Mr. Mose

Hand-pulled serigraph.  Black & white with red accent.  Shows an elderly man seated at a piano., Print series 24 of 350., Donated to the State Black Archives Research Center & Museum by Velma A. Walker., Donated to the State Black Archives Research Center & Museum by Velma A. Walker., Artist's bio: In the ten years from the time he came to the attention of the art establishment until his untimely death at 49, William Tolliver (December 17, 1951 - September 01, 2000) was widely considered to be something of a prodigy.  He had no formal training, but seemed to have come into the world as a natural artistic genius. He had the ability to recall the past in almost photographic detail, and a discipline and determination to master his craft. Tolliver left his native Mississippi in 1965 for Los Angeles, where he joined the Job Corps while continuing informal study. After losing his job as a carpenter, he began to sell his paintings. A local gallery started carrying his work and public demand grew so much that he began to paint full time. He eventually moved to Atlanta, where he opened his own gallery in the exclusive Buckhead neighborhood. He exhibited throughout the US including the rotunda of the US Capitol. His work can be found in numerous public and private collections in America and abroad. Tolliver was a versatile artist who handled figurative subjects, landscapes and semi-abstracts; he is generally considered to be a master of color, harmony, and design., Digitized by J.F. Drake Memorial LRC; Alabama A&M University.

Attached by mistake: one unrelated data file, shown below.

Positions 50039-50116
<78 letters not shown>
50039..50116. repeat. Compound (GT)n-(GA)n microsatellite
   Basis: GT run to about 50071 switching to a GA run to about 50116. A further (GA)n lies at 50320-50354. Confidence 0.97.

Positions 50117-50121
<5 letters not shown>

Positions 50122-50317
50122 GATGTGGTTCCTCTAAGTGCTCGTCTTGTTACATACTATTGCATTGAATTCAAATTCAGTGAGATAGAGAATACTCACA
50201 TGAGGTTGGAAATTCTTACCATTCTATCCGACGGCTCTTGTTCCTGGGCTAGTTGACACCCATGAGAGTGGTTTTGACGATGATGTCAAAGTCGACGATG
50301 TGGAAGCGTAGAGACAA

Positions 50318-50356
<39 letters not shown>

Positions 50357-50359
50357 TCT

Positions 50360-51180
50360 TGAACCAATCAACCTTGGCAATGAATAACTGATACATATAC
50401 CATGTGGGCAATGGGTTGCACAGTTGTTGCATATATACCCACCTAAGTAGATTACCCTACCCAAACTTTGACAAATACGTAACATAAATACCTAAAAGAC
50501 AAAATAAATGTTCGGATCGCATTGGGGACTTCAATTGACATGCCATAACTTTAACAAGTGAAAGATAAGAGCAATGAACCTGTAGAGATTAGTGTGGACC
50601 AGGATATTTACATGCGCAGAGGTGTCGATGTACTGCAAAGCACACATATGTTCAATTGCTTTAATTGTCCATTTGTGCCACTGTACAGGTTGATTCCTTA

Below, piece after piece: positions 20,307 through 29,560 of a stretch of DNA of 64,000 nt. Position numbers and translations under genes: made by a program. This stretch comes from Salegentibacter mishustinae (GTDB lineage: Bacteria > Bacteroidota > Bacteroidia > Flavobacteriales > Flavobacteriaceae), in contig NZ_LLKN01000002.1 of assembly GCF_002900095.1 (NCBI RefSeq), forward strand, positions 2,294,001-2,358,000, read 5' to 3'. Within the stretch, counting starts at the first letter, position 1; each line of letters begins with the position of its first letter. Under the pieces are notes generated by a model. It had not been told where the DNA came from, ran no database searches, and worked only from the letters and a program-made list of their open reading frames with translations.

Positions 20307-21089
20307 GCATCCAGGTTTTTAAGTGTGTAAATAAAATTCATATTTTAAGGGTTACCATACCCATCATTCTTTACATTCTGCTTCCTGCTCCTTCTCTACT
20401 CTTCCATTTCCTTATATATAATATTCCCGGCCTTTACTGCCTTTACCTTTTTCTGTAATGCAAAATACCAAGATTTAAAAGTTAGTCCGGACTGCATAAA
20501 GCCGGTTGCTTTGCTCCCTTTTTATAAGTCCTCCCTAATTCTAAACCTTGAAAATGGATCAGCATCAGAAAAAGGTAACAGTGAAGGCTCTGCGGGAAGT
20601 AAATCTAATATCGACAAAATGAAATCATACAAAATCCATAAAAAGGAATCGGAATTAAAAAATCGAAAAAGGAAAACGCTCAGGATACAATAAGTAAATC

Abstract/Description: Hand-pulled serigraph. Black & white with red accent. Shows an elderly man seated at a piano.
Subject(s): Older people.
Pianists.